Forty-five years after I was first sexually assaulted, and forty-two years after the last of several attacks, you might think I’d be free from negative thoughts. I certainly thought I would be. But even now I must combat negative thoughts with the help of Jesus.
Recent Negative Thought Patterns
I have a row of ancient rose bushes that separate my yard from the street. The pink, yellow, white, and red blooms bless us all summer long. My job is to keep them deadheaded so that new blooms will thrive. Usually I can get all the spent roses while standing in my yard, with the roses between me and the road. But sometimes, to avoid my clothes being snagged by thorns, I have to clip from the other side.
Last week, I had to venture into the gravel next to the road to remove some hard-to-reach flowers. My brown paper grocery bag sat on the ground next to me as I reach out to grab hold of a stem with a spent rose on the end. Just then I heard someone coming up the road behind me.
What if he rapes me? This unsettling thought seemingly came from nowhere. If it hadn’t flitted through my mind so many times in my life, I might have been caught off guard. Thankfully, the vestiges PTSD are so faint in my life now, they do not even slow me down.
Taking This Thought Captive to Christ
The thought stayed only for a split-second before I was able to combat it with the truth.
We demolish arguments and every pretension that sets itself up against the knowledge of God, and we take captive every thought to make it obedient to Christ.
2 Corinthians 10:5 (NIV).
The truth I used to combat this thought was three-fold.
First, the likelihood that someone would attack and rape me in broad daylight in my active small city neighborhood was slim to none. And I’m pretty sure slim was out of town. The thought had no merit. It came from a place of fear.
Second, even if someone did attack me, that would not change who I am in Christ. I would remain loved and saved by Jesus, a child of God my creator.
Third, fear doesn’t come from God, but from the enemy. “For God has not given us a spirit of fear and timidity, but of power, love, and self-discipline.” 2 Timothy 1:7 (NLT).
The Battle to Combat Negative Thoughts Is Real
There was a time in my life when such negative thoughts did derail me. Being alone in an elevator with a man I didn’t know, even for a mere three or four floors, would cause my heart to race because of my fear of what he might do.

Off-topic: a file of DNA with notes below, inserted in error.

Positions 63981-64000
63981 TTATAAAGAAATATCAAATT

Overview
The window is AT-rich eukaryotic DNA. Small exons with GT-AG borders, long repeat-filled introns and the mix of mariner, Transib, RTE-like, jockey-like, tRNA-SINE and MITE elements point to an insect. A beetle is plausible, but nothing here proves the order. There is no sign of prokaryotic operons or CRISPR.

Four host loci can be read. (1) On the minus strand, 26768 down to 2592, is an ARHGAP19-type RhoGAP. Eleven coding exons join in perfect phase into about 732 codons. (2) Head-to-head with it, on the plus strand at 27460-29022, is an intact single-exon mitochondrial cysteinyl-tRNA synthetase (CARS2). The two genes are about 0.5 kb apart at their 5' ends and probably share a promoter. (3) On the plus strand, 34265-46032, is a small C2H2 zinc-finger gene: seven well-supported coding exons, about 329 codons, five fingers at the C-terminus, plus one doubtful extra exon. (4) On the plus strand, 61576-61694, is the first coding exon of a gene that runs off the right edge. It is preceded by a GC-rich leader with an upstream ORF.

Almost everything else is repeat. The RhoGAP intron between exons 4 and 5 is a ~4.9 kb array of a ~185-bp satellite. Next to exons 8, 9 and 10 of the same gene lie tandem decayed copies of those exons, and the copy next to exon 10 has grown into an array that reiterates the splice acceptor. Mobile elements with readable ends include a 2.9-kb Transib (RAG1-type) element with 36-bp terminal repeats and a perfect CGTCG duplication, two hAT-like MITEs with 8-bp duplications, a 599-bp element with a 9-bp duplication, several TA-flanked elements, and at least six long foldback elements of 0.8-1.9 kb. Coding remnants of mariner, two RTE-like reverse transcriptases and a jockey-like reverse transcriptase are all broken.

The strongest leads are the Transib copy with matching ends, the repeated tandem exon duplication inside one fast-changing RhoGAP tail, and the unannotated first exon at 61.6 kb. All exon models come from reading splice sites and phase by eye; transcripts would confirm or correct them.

I remember a time when I took a leisurely walk with my dog Bette in our wholesome, quiet neighborhood. Out of the blue, a man on a corner lot revved his lawn mower and spooked me. For a brief moment, visions of him attacking me swirled in my mind. I hurried past. Then two houses down, a man came out from behind a hedge with large clippers. Already on edge from the mower, I was startled again.
“Hi,” he said. “Beautiful day for a walk, isn’t it?”
I nodded and forced a smile, but didn’t reply. All I could think was, Oh, my God, he’s going to rape me. I have to get out of here.
My heart raced as I picked up speed and took the shortest route home, no longer interested in meandering. Bette tried to sniff a grassy spot, but I pulled her away and hurried toward home. I passed three other guys, two walking their dogs and one working in his yard. The same panicked thought raced through my mind at each encounter.
Steeping in the Truth
Overcoming such negative thought patterns didn’t happen overnight. I have spent years steeping my soul in the truth of God’s Word, reminding myself of who I am. Learning how to replace negative thoughts with positive truthful ones takes practice and perseverance. It is a daily habit to put on the armor of God to combat negative thoughts. (See Ephesians 6:10-20).
If you want to cultivate a daily habit of reading God’s Word to help you combat negative thoughts or self-image, I suggest following a Bible reading plan. There are many to choose from at Bible Gateway, whether you want to tackle the whole Bible or simply find the verses you need right now.
I do highly recommend reading the entire Bible at some point, because getting the big picture of the story of God’s relationship with His creation helps in understanding individual passages. Think of it like your favorite novel. You wouldn’t flip to the middle of The Lord of the Rings or Anne of Green Gables, start reading, and expect to understand what is going on.
Heavenly Father, I pray today that You would reveal truth to all who read this post. If a reader is struggling with negative thoughts, I pray You would come along side them and remind them of who they are in You. Bring hope and healing, through Your Word and the wise counsel of a good, seasoned counselor. Surround each soul with friends and loved ones to support them and help them grow in Your truth, combatting each negative thought with Your help. In Jesus’ name, amen.